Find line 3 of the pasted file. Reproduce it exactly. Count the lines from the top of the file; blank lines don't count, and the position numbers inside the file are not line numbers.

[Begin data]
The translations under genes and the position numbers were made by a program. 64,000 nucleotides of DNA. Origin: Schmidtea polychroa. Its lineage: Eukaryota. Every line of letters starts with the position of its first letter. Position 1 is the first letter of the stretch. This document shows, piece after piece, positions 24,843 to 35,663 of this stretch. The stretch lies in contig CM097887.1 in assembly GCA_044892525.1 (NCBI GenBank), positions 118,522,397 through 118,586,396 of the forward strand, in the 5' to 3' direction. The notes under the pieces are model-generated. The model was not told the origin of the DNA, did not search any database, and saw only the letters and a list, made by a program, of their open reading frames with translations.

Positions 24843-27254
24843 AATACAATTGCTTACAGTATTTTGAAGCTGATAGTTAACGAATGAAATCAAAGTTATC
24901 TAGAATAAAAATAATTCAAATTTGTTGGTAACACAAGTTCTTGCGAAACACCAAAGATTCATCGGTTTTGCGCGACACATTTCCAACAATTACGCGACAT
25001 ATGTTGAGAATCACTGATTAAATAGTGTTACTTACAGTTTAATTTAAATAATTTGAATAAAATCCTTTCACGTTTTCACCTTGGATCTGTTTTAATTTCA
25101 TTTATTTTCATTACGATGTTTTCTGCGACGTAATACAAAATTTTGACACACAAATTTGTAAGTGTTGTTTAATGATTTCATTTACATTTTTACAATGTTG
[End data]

24843 AATACAATTGCTTACAGTATTTTGAAGCTGATAGTTAACGAATGAAATCAAAGTTATC